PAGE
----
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William Blake in Contexts: Family Friendships, and Some Intellectual Microcultures of Eighteenth- And Nineteenth-Century England.

Davies, Alan Park Keri. (2003) William Blake in Contexts: Family Friendships, and Some Intellectual Microcultures of Eighteenth- And Nineteenth-Century England. Doctoral thesis, University of Surrey (United Kingdom)..

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Biographical discussion of William Blake (1757-1827) has long been dominated by unexamined assumptions regarding his family background, his early religious allegiance, and his supposed rejection of the publishing world of his time. This dissertation presents biographical and other discoveries relating to Blake and his milieu that challenge some long-established commonplaces. The dissertation is shaped by a concentration on the individuals indicated in the chapter titles (Rebekah Bliss, William Muir, Alexander Tilloch, Richard Twiss, Samuel Varley, Catherine Wright). I claim priority of discovery for the date of Blake's mother's first marriage, the identity of her first husband (Thomas Armitage, 1722-1751), and her true maiden name (Wright). I suggest an unexpected political allegiance for Blake's father, indicated by his vote in the 1749 Westminster by-election. I present the identity of Blake's first known collector (Rebekah Bliss, 1747-1819), and uncover evidence of the commercial availability of Blake's illuminated books in the 1790s. I link Blake to contemporary book-collecting circles and in particular to those in which Richard Twiss (1747-1818) participated. Ibring to light Blake's friendship with Alexander Tilloch (1759-1825), and show how access to Tilloch's library would have compelling consequences for the interpretation of Blake's work. I identify Tilloch with a character in An Island in the Moon, and make further suggestions for the real-life counterparts of other persons caricatured in that work. I demonstrate how Blake's posthumous reputation was fostered by the facsimiles produced by Tilloch's great-great-nephew William Muir (1845-1938), and show how this contributed to Blake's influence on art and design in the later nineteenth century. Further discoveries relating to Blake's mother disclosing her provincial birth, the names of her parents and siblings, and her association with the Moravian sect, conclude the study.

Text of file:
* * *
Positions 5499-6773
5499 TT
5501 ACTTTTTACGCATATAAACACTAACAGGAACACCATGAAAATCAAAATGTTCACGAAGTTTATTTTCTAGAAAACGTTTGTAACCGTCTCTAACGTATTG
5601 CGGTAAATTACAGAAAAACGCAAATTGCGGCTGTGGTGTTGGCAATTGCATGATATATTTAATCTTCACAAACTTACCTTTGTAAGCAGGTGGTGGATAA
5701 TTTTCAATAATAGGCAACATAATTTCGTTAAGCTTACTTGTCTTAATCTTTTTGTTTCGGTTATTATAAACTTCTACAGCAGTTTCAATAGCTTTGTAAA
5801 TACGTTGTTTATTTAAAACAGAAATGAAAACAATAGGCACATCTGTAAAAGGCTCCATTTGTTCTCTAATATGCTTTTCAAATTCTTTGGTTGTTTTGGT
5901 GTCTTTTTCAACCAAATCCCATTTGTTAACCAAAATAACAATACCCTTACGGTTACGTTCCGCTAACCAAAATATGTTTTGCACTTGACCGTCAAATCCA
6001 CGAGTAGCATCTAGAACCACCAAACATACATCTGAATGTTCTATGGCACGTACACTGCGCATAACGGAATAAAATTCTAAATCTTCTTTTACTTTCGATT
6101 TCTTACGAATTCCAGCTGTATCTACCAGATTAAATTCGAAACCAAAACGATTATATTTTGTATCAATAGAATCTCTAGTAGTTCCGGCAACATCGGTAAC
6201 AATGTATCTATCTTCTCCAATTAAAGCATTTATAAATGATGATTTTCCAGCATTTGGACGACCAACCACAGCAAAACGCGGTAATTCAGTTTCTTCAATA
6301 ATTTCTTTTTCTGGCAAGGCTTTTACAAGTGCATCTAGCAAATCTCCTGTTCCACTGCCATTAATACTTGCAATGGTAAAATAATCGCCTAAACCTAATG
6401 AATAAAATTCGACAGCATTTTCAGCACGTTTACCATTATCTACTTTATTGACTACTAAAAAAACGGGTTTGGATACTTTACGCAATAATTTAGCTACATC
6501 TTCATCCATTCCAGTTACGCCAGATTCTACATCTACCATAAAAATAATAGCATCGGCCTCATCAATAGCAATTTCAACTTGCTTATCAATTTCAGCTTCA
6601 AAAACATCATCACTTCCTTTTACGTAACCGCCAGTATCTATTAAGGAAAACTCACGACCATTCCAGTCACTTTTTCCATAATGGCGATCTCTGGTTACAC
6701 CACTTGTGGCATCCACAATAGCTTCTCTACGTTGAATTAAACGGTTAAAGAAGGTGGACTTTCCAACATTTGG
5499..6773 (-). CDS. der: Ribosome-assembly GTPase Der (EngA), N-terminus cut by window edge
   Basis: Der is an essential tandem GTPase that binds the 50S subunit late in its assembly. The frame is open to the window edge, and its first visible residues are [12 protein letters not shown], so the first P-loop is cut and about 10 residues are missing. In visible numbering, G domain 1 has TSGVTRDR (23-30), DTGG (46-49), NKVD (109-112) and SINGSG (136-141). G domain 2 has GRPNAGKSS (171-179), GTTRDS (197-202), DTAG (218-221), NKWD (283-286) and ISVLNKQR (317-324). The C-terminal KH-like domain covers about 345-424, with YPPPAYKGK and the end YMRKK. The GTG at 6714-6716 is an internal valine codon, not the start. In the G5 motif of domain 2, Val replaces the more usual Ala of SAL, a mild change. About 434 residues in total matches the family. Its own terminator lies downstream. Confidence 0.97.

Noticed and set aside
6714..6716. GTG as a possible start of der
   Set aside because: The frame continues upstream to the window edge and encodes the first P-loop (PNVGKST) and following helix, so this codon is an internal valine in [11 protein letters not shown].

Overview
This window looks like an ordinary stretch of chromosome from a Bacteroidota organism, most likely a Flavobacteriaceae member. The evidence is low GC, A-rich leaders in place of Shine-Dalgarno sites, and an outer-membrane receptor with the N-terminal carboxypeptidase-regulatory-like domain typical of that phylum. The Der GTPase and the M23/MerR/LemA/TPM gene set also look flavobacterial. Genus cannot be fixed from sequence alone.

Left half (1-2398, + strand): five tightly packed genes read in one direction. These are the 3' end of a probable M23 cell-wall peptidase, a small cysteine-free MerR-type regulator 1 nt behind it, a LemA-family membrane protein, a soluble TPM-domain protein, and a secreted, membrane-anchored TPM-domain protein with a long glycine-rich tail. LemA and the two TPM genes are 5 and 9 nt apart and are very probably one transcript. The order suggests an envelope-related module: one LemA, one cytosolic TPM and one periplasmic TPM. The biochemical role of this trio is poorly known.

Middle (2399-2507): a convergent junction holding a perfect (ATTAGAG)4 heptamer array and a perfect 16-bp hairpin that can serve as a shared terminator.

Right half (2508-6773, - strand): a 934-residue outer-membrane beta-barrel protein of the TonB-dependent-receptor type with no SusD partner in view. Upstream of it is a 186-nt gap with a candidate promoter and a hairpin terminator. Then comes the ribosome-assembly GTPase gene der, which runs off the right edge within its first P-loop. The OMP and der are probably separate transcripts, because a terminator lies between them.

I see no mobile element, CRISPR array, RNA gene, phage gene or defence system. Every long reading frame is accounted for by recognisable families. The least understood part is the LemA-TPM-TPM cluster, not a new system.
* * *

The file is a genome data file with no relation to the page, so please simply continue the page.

Item Type: Thesis (Doctoral)
Divisions : Theses
Authors : Davies, Alan Park Keri.
Date : 2003
Additional Information : Thesis (Ph.D.)--University of Surrey (United Kingdom), 2003.
Depositing User : EPrints Services
Date Deposited : 30 Apr 2019 08:08
Last Modified : 20 Aug 2019 15:33

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